Caucus Legends

Legend Fatima Jinnah (1893-1967)

Jinnah and a dentist by profession, emerged as the leading woman voice during the freedom struggle. During this Movement, she rendered innumerable services in organising Muslim women of the Sub-Continent from the platforms of “All India Muslim League’s Women Wing” and “All India Muslim Women Students Organisation” to seek for a separate homeland that would ensure equal rights to all its citizens, without any discrimination of gender, class or creed. While touring the remotest corners of the country, the “brother and sister duo” stood shoulder to shoulder, hence giving a message of “partnership on equal basis” loud and clear. In his book, “Jinnah, Pakistan and Islamic Ideology”, renowned writer and historian Prof. Akbar S. Ahmed records:“Quaid-e-Azam asked Fatima Jinnah to sit beside him at Sibi Darbar, the grand annual gathering of Baluch and Pakhtun chiefs and leaders. He was making a point: Muslim women must take their place in the history of Pakistan. The Sibi Darbar broke all precedents”

She reached the zenith of her political accomplishments, when towards the end of her life in 1965 she defied tradition and challenged the dictatorship of Field Marshal Ayub Khan by contesting against him as the unanimous candidate of all the opposition parties. Even a conservative party like the Jamaat-i-Islami accepted her as a woman presidential candidate. There is little doubt that the history of Pakistan would have been completely different had the country elected a woman as its President in 1965 — more than two decades before it was finally able to get its first woman Head of the Government in 1988.

Legend Begum Rana Liaqat Ali Khan (1905-1990)

An icon of social mobilization, Begum Rana Liaqat Ali Khan’s services in promoting women’s emancipation and empowerment will long be remembered. A dedicated and self-less soul, she rose to prominence in 1942, when under the threat of immanent Japanese attack on Indian Sub-Continent, the Quaid-e-Azam instructed her to organise women for Civil Defence and she organised a small voluntary nursing corps. The Quaid advised her:“Be prepared to train the women. Islam doesn’t want women to be shut up and never see fresh air.”

Her course for the rest of her life was thus set. In 1947, with independence came the pains and horrors of sectarian riots and mass migrations. In such challenging times, Begum Khan formed women’s voluntary groups to serve the humanity in distress, lurking in the refugee camps. In 1949, under her own initiative, she formed “Women National Guards” and “Pakistan Women Naval Reserve” and was appointed as the Chief Controller of both with the rank of a Brigadier. The same year, Begum Rana called the first-ever Conference of women leaders and activists from all walks of life and announced the formation of “All Pakistan Women’s Association – APWA”. A voluntary and non-political organisation, APWA has rendered tremendous contributions in the social, educational and cultural uplift of women in Pakistan. Begum Rana remained APWA’s lifetime President. An ardent supporter of women’s education, she patronised the opening of Home Economics Colleges in Karachi and Dhakka. She also encouraged women’s entrepreneurship by organising Industrial Homes in the country. The formation of Pakistan’s first “Professional and Business Women Club” also owes its existence to the efforts of Begum Rana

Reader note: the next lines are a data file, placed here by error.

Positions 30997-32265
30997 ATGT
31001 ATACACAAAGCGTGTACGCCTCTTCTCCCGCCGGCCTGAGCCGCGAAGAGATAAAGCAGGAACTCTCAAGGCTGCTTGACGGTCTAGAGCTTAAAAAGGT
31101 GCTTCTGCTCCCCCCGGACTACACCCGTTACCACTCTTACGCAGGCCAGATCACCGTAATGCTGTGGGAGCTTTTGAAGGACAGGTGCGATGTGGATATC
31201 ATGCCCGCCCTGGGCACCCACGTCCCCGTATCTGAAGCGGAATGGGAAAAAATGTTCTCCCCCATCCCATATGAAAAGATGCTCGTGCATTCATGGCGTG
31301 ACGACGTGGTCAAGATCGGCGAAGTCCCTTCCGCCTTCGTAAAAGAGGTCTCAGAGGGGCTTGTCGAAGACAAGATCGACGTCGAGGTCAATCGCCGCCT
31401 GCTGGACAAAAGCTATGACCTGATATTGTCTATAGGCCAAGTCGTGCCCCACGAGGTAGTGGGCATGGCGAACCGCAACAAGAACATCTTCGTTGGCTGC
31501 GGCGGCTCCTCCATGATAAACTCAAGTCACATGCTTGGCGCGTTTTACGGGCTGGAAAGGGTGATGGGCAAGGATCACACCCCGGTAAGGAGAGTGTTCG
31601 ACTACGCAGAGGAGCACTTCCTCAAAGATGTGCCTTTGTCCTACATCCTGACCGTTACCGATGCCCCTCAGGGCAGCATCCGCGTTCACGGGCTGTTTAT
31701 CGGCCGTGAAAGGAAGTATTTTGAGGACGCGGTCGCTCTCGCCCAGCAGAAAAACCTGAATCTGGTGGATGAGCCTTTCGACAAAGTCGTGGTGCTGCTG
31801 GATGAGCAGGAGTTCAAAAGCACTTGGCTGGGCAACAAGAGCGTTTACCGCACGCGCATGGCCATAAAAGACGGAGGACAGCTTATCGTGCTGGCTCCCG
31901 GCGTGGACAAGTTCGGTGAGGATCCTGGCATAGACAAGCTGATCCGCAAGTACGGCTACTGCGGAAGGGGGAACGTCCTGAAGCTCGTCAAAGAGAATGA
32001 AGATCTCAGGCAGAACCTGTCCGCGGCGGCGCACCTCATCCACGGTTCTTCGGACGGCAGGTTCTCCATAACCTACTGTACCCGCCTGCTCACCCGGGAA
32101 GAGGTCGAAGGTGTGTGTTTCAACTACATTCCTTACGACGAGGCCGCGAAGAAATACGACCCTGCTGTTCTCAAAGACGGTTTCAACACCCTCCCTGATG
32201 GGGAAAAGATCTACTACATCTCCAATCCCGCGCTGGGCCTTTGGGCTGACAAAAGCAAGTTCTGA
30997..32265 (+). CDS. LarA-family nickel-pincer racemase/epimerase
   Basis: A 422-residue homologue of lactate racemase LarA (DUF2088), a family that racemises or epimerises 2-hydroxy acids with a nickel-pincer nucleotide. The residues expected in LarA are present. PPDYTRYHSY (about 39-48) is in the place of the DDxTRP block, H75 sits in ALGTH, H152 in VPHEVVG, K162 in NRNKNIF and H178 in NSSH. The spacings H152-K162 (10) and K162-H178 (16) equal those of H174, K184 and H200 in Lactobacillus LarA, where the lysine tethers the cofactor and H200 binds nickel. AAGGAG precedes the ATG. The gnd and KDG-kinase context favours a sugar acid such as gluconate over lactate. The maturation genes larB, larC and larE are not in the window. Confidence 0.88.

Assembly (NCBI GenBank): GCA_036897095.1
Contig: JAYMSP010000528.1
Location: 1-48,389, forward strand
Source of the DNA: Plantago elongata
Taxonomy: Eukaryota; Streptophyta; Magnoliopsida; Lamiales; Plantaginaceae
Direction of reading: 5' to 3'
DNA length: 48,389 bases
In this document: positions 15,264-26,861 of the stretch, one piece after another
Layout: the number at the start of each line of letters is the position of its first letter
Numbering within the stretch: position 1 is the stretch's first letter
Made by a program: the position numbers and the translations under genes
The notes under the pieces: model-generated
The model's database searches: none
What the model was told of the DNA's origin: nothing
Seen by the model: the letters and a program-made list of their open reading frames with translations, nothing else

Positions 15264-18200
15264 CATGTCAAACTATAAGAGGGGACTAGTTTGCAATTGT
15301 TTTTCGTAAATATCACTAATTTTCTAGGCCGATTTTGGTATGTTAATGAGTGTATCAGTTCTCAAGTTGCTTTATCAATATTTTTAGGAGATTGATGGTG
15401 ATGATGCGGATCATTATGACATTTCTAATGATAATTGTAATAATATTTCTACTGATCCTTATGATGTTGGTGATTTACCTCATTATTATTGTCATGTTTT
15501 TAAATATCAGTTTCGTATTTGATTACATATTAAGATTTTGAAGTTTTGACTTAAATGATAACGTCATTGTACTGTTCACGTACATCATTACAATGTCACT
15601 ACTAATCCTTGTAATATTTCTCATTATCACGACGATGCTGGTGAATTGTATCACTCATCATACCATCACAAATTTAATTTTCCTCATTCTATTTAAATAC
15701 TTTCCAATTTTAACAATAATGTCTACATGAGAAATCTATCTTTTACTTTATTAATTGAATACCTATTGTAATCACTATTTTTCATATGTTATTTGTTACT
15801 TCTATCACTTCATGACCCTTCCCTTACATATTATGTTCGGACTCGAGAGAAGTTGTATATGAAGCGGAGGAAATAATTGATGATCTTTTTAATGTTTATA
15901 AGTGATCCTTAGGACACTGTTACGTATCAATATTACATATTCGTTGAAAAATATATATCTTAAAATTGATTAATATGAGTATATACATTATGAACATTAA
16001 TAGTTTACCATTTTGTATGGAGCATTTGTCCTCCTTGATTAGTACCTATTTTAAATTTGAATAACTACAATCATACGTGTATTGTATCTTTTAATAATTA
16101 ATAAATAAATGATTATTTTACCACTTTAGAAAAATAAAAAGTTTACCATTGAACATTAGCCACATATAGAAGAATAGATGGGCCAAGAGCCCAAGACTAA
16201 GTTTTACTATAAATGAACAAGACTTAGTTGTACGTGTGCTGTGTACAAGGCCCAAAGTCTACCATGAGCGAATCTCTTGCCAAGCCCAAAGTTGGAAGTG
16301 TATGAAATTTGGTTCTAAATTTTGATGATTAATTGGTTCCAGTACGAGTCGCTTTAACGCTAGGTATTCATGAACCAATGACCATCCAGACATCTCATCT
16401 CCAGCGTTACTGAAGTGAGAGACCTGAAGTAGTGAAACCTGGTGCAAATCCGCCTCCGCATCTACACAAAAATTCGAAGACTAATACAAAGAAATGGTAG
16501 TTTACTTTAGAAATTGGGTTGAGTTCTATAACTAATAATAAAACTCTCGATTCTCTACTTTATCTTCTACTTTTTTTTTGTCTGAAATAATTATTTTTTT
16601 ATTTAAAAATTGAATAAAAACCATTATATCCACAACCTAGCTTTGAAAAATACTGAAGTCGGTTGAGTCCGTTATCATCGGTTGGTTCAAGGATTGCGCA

Her meritorious services earned her the coveted “Human Rights Prize” by the US — the first Muslim woman to receive this honour.

While she also served the nation as its Ambassador to the Netherlands and Italy, she’s also the first and the only woman to have served as a Governor of a Province, when she was appointed as Governor of Sindh in 1974.

It is thus no wonder that even two decades after her death, she continues to be seen as a symbol of selfless service to the cause of humanity and uplift of women.

Legend Benazir Bhutto (1953-2007)

South Asia has long been known for producing towering women leaders. Very few, however, have been credited to change the course of history and leave an impregnable imprint on it for all times to come. Benazir Bhutto— the eldest child of Pakistan’s first directly elected Prime Minister Zulfikar Ali Bhutto — surely grew up to stand with only a handful of women leaders, who shaped the global events of the last century. On December 2, 1988, dressed in the national flag colours, as she took oath as the world’s youngest, the Muslim World’s first and Pakistan’s only woman Prime Minister, she symbolised the finer social values of democracy, liberalism, tolerance and hope in a society infested with dictatorial tendencies.